WV Rivers News: New Pipeline Report, Public Lands Funding, Climate Webinars
A Time For Listening, Learning And Reflecting
“Juita Martinez says she makes sure she looks like a birder when she goes out so there’s no question what she’s doing in the outdoors.” Quote and photo from the Allegheny Front, read the article.
Racism is wrong. WV Rivers condemns racism in all forms and stands in solidarity with people of color for equity and safety.
Right now, the WV Rivers team sees it as our responsibility to listen, learn, and reflect on the experiences of Black Americans. As an organization comprised of white employees and board members, we need to do better recognizing our privilege, confronting racism, and working to undo systematic forms of oppression and injustice.
One often overlooked area of white privilege is outdoor recreation. Outdoor spaces are havens for so many activities from biking to boating to bird-watching, but it is a sad truth that many of our minority citizens do not feel safe or welcome in the places white West Virginians retreat to for solace. We encourage you to learn and reflect on the experiences of Black Americans outdoors. Here’s a short list to get you started:
- Birding While Black: A Candid Conversation
- ‘We Are Already In The Outdoors’: Black Birders Week Amplifies Black Voices
- Racist Birding Incident Sparks Joyful Online Event #BLACKBIRDERSWEEK
- ‘Bad things happen in the woods’: the anxiety of hiking while black
- The joys and challenges of exploring nature while black
- Black Birders Call Out Racism, Say Nature Should Be for Everyone
- Outdoor Afro
We invite you to join us in learning from these experiences, recognizing privilege in our own lives, calling out racism, and challenging ourselves to make the wild places we love more inclusive and welcoming for all.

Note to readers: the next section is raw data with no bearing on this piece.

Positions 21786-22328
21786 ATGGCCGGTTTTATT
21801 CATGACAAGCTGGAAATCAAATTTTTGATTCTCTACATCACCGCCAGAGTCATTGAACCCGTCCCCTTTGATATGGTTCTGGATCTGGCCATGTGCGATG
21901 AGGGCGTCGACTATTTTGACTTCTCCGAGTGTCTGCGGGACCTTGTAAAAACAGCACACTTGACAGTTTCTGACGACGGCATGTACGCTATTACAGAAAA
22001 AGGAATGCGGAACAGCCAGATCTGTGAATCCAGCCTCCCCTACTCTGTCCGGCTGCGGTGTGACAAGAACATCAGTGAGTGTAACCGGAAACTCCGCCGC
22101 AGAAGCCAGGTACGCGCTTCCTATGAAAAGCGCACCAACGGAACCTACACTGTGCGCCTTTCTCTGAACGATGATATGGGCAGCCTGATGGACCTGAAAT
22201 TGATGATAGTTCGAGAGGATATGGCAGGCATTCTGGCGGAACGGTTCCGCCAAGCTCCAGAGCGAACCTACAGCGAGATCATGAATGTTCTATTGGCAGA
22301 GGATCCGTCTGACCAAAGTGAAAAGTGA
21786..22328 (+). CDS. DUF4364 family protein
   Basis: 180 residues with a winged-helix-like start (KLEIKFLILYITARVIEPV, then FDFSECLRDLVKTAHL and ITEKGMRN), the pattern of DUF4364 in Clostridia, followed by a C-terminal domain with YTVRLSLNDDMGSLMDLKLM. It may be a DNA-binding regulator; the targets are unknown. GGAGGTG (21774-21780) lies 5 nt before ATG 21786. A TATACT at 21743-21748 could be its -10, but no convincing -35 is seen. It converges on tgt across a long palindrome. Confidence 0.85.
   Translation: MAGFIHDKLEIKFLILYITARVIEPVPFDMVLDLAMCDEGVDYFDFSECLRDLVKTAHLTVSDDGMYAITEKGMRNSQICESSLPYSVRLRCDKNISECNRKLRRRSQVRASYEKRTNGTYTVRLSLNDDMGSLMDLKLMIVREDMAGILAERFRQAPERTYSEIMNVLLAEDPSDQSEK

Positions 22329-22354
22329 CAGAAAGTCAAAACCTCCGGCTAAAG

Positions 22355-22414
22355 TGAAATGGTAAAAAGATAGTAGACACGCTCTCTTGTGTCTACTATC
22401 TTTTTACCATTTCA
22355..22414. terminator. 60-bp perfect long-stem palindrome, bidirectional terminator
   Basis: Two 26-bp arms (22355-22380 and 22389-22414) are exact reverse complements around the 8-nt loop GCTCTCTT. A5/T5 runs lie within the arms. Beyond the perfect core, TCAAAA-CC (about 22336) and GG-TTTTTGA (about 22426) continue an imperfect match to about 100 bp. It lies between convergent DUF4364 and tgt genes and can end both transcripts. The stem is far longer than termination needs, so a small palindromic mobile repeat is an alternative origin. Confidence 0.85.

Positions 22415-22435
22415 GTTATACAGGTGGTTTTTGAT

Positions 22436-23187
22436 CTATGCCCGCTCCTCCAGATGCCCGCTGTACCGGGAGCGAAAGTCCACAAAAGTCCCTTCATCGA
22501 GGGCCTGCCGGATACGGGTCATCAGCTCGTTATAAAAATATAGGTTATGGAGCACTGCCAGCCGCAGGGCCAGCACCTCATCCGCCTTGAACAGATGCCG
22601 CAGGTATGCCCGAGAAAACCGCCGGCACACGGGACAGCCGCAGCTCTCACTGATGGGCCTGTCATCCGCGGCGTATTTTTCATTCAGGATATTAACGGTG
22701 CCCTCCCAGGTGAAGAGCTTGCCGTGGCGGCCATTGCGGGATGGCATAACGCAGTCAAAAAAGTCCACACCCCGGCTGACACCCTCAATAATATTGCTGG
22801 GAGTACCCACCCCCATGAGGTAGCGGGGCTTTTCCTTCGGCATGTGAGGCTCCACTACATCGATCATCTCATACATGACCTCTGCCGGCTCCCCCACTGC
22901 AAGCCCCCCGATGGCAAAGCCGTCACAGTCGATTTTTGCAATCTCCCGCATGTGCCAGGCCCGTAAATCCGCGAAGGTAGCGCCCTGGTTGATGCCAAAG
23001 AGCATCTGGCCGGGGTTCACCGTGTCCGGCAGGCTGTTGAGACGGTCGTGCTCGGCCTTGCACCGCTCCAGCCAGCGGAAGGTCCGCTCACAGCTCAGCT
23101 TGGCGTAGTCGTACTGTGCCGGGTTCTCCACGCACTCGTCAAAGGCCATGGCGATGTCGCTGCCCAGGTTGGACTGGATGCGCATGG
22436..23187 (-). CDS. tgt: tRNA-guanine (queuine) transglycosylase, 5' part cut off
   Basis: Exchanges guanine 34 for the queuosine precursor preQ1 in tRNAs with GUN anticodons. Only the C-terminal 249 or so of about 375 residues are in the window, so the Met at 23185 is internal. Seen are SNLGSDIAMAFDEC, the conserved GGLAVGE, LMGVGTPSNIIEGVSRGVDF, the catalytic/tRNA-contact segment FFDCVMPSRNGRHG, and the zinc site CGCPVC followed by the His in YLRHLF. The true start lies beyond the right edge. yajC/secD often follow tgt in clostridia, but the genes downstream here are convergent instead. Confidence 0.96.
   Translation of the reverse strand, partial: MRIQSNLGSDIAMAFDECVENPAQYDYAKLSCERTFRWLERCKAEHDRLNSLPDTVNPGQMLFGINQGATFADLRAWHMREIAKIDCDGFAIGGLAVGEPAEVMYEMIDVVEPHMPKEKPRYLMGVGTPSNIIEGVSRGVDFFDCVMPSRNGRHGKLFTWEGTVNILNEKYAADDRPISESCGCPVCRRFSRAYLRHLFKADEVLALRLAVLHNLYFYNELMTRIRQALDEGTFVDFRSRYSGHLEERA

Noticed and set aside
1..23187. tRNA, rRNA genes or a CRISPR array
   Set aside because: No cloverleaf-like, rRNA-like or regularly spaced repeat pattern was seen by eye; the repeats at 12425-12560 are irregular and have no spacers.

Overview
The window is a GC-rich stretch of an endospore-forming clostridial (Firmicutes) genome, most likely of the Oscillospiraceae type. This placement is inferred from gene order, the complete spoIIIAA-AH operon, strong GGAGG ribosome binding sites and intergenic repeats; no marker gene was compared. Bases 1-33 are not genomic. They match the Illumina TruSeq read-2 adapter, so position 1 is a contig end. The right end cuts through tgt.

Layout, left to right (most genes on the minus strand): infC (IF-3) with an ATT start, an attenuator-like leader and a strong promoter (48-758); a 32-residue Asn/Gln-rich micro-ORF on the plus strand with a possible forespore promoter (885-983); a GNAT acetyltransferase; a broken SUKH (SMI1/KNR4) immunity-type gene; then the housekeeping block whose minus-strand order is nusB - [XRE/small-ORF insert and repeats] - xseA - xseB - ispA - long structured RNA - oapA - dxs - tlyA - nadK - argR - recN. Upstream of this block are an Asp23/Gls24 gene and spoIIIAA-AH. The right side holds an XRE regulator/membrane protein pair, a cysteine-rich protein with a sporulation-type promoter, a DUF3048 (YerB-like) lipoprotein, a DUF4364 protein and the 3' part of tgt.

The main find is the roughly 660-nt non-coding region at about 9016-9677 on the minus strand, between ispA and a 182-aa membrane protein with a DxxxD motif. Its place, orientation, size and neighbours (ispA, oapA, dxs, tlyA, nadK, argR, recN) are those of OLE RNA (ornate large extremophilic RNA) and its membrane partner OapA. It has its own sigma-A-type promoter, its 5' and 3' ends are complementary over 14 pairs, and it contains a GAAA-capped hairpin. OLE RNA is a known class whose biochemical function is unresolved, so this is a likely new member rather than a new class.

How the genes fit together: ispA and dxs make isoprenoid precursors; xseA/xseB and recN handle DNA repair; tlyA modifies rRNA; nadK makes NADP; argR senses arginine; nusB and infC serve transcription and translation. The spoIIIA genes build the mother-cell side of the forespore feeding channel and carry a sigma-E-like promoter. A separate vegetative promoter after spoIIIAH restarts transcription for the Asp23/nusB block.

Action Alert: Senate Prepares To Vote On Public Lands Legislation
Kate’s Branch in the New River Gorge by Randall Sanger.
We anticipate an imminent vote on the Great American Outdoors Act in the Senate. The Great American Outdoors Act is an extremely important piece of bipartisan legislation which provides essential funding for our public lands. With Senator Manchin as a lead sponsor of the Act and Senator Capito as a co-sponsor, it is very important that they hear from West Virginians reinforcing their leadership and support of the Act. Send a message here.
After the Senate votes on the Great American Outdoors Act, the House will take up their version of the bill. Stay tuned! We’ll share an action alert targeting House members soon.
WV Rivers’ Climate And Water Webinar Series Recordings
Brook Trout are one of the species most vulnerable to climate change.
West Virginia is home to scientists whose research is helping us understand how climate change is impacting both our state and the nation. Over the past weeks, we highlighted a few of the scientists on the front-line of the climate crisis through our Climate and Water Webinar Series. We extend a sincere “thanks” to all of the researchers who shared their knowledge through our webinars!
We’re just getting the climate conversation started! Throughout the summer we’ll be hosting more webinars as part of our Climate and Water Series. Keep an eye on wvrivers.org and our Facebook page for webinar announcements.
New Report Takes A Look At Stream-Crossings By Pipelines
Because the Montana Court issued a stay on the permit nationwide, no pipeline can use the permit until the endangered species issue is resolved.
The report also looks at the various methods used to cross streams during pipeline construction detailing the advantages and disadvantages of each crossing method. Finally, WV Rivers and TU recommend several ways pipeline construction can reduce impacts on rivers and streams during the routing and permitting phase. Read the full report here.
Protecting Drinking Water through Land Conservation – Short Videos
WV Rivers Coalition is proud to serve as the host partner for the Safe Water Conservation Collaborative, a vibrant network of more than 25 partners, including water utilities, land conservation organizations, and community groups working together with the mission “Protecting Drinking Water through Land Conservation” in the Eastern Panhandle.
We asked three local landowners to share their stories of why they chose to conserve their land and water with a conservation easement. All three landowners shared the significance of protecting their land to conserve the streams and rivers that serve as our drinking water supplies, and they encourage fellow landowners to consider conserving their farms, fields, and forests.
To watch the videos and learn more, visit the Collaborative’s website.